Daniel Worrall: Equivariance -Trends and Challenges
In the natural, world symmetries surround us in abundance and so it is of no surprise that we find them present in many datasets. This can be exploited when constructing deep models, such as classifiers or RL agents, by selecting only those operations/layers which preserve chosen symmetries. This design principle, known as equivariance, is the basis for the ubiquity of convolutions in computer vision and other areas. Following developments in the field of equivariance can be difficult due to the accelerated pace in recent years of both ideas and of the mathematical machinery used. In this talk I will collate some of the recent trends in the field and some open challenges that still exist.
Dr. Daniel Worrall is a machine learning researcher at Qualcomm AI Research, Amsterdam. Previously he was a postdoc in Max Welling’s group with the Amsterdam Machine Learning Lab (AMLAB) at the University of Amsterdam. He did his PhD at University College London in the Machine Vision Group with Gabriel J. Brostow and Dr. Clare Wilson FRCOphth. Before that he studied engineering at The University of Cambridge, and is a scholar of Sidney Sussex College. His current research interests include equivariance and combinatorial optimization, while previously he has worked on uncertainty quantification, unsupervised representation learning, variational inference, normalizing flows, and medical imaging.
Jelmer Wolterink: Learning on Graphs and Meshes for 3D Blood Vessel Analysis
In recent years, deep learning has had a tremendous impact on medical image analysis. Convolutional neural networks (CNNs) allow routine processing of medical images to extract e.g. high-quality triangular mesh segmentations of organs, or graphs representing the structure of vessel trees. A natural next step is to apply machine learning to these representations to extract additional clinically valuable information. However, current CNNs do not generalize to data that is not organized on a regular grid. In this talk, I will review how recent developments in graph and mesh convolutional networks can be leveraged to extract more structural, anatomical, and functional information from medical images, with applications in the improved analysis of 3D blood vessels.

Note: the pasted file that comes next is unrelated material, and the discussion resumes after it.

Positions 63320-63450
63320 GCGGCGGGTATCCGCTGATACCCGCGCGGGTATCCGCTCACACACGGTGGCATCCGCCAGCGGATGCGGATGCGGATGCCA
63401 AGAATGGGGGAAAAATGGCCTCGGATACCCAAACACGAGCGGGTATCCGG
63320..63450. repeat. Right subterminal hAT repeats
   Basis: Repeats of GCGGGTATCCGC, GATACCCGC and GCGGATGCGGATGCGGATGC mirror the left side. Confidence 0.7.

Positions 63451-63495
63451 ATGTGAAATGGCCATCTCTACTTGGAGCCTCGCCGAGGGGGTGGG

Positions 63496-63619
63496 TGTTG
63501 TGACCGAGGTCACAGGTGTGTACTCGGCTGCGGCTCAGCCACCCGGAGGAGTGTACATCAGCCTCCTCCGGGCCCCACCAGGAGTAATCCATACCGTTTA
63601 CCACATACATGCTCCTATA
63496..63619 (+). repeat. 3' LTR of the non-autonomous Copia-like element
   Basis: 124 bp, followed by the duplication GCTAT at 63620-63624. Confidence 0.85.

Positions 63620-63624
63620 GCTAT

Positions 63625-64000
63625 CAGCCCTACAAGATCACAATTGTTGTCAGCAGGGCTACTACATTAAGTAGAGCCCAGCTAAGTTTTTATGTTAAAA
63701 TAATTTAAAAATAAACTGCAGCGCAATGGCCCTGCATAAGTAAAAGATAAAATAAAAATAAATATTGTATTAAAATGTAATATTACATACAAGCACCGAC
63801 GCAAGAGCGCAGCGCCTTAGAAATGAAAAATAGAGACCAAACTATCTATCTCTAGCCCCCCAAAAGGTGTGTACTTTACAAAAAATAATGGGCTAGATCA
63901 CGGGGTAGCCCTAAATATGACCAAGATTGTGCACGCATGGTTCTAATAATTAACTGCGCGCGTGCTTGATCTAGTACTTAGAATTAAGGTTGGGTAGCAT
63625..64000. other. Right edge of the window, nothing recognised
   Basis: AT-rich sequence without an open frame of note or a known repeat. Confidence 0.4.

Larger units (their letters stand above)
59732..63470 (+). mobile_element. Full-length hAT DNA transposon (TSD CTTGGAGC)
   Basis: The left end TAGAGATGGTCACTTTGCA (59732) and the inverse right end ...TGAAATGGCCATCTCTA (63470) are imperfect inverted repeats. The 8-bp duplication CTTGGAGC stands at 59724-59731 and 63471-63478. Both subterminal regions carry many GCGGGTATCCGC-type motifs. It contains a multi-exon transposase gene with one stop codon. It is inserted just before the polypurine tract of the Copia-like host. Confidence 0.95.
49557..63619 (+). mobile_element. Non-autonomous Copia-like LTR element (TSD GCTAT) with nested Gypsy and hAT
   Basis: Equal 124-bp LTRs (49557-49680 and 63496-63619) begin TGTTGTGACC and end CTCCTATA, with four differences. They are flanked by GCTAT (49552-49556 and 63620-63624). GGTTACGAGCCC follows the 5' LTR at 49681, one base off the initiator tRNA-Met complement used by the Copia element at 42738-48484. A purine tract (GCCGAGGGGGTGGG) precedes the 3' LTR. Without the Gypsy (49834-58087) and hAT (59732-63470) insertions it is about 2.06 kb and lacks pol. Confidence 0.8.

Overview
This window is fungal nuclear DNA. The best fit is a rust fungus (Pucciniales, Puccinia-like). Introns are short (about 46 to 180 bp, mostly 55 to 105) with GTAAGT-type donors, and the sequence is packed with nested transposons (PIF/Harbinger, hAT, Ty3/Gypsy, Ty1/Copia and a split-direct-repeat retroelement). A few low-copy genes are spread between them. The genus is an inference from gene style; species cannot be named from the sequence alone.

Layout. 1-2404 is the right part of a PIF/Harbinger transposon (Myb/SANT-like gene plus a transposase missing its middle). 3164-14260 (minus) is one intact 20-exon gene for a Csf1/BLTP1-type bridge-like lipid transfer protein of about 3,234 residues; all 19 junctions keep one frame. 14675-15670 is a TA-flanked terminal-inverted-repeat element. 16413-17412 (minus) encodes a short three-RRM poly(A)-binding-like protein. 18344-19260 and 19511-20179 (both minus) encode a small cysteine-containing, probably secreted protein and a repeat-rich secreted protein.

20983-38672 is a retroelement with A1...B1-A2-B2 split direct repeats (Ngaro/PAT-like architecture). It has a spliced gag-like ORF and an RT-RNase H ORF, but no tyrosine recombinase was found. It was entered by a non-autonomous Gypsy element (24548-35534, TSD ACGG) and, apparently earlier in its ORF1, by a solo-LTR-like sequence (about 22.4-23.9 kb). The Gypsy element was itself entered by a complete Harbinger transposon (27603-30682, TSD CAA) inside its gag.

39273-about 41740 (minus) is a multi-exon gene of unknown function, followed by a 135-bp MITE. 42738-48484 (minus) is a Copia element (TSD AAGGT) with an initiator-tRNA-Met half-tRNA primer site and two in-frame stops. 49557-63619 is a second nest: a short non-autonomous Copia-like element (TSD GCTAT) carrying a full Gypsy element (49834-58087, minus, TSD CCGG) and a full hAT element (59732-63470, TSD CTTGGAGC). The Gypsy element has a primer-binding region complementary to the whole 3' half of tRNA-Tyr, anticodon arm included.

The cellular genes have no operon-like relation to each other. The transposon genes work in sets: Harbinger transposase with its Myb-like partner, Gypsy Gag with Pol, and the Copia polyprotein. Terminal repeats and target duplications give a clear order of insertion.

Jelmer Wolterink is an assistant professor at the Department of Applied Mathematics of the University of Twente. He obtained his PhD in 2017 at Utrecht University (UMC Utrecht) with a thesis entitled Machine learning based analysis of cardiovascular images and was a postdoc in the quantitative image analysis group with Ivana Išgum at UMC Utrecht and Amsterdam UMC, Jelmer’s research interests are in novel machine learning techniques for medical image analysis, such as geometric deep learning and generative modeling. He is involved in several research projects, including an NWO VENI grant that allows him to develop geometric deep learning methods to model the progression of abdominal aortic aneurysms.
Marinka Zitnik: Graph Neural Networks for the Development of Therapeutics
Abstract: The success of machine learning depends heavily on the choice of representations used for downstream tasks. Graph neural networks have emerged as a predominant choice for learning representations of networked data. In this talk, I describe our efforts to expand the scope and ease the applicability of graph representation learning. First, I outline SubGNN, a subgraph neural network for learning disentangled subgraph representations. Second, I will describe G-Meta, a novel meta-learning approach for graphs. G-Meta uses subgraphs to generalize to completely new graphs and never-before-seen labels using only a handful of nodes or edges. G-Meta is theoretically justified and scales to orders of magnitude larger datasets than prior work. Finally, I will discuss applications in biology and medicine. The new methods have enabled the repurposing of drugs for emerging diseases, including COVID-19, where our predictions were experimentally verified in the wet laboratory. Further, the methods also allow for molecular phenotyping, much better than more complex algorithms. Lastly, I describe our efforts in learning actionable representations that allow users of our models to receive predictions that can be interpreted meaningfully.
Bio: Marinka Zitnik is an Assistant Professor at Harvard University with appointments in the Department of Biomedical Informatics, Broad Institute of MIT and Harvard, and Harvard Data Science. Dr. Zitnik investigates machine learning, focusing on challenges brought forward by interconnected data in science, medicine, and health. Her work received best paper and research awards from the International Society for Computational Biology and the Bayer Early Excellence in Science Award. She has recently been named a Rising Star in Electrical Engineering and Computer Science (EECS) by MIT and also a Next Generation in Biomedicine by the Broad Institute, being the only young scientist who received such recognition in both EECS and Biomedicine.
The event will held as a Zoom Webinar. Should you be interested in attending, please register here: